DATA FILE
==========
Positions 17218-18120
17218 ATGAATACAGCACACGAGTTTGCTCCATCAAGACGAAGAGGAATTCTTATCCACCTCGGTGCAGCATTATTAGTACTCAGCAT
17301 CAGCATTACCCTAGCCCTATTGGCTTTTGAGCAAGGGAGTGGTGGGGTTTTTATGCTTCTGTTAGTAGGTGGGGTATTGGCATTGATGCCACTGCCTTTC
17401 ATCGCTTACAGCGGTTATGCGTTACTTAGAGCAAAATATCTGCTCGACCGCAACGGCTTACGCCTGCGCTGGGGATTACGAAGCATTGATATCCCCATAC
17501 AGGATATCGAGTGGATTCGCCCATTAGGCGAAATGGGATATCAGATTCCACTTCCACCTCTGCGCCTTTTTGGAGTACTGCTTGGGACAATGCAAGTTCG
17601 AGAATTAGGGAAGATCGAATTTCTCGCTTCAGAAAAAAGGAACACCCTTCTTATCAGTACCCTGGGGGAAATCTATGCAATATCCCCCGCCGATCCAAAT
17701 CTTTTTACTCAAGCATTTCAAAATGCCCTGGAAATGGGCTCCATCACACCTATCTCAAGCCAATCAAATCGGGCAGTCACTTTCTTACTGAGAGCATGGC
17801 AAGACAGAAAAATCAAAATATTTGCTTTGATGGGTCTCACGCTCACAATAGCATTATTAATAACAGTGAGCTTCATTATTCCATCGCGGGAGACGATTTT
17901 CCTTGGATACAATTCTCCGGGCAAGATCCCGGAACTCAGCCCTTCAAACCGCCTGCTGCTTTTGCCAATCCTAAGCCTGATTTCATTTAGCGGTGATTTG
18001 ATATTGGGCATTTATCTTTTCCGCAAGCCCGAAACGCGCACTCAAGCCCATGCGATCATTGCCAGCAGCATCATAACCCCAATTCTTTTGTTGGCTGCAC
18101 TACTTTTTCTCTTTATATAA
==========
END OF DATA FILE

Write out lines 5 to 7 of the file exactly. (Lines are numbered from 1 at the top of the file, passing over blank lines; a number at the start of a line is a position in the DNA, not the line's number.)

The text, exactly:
17501 AGGATATCGAGTGGATTCGCCCATTAGGCGAAATGGGATATCAGATTCCACTTCCACCTCTGCGCCTTTTTGGAGTACTGCTTGGGACAATGCAAGTTCG
17601 AGAATTAGGGAAGATCGAATTTCTCGCTTCAGAAAAAAGGAACACCCTTCTTATCAGTACCCTGGGGGAAATCTATGCAATATCCCCCGCCGATCCAAAT
17701 CTTTTTACTCAAGCATTTCAAAATGCCCTGGAAATGGGCTCCATCACACCTATCTCAAGCCAATCAAATCGGGCAGTCACTTTCTTACTGAGAGCATGGC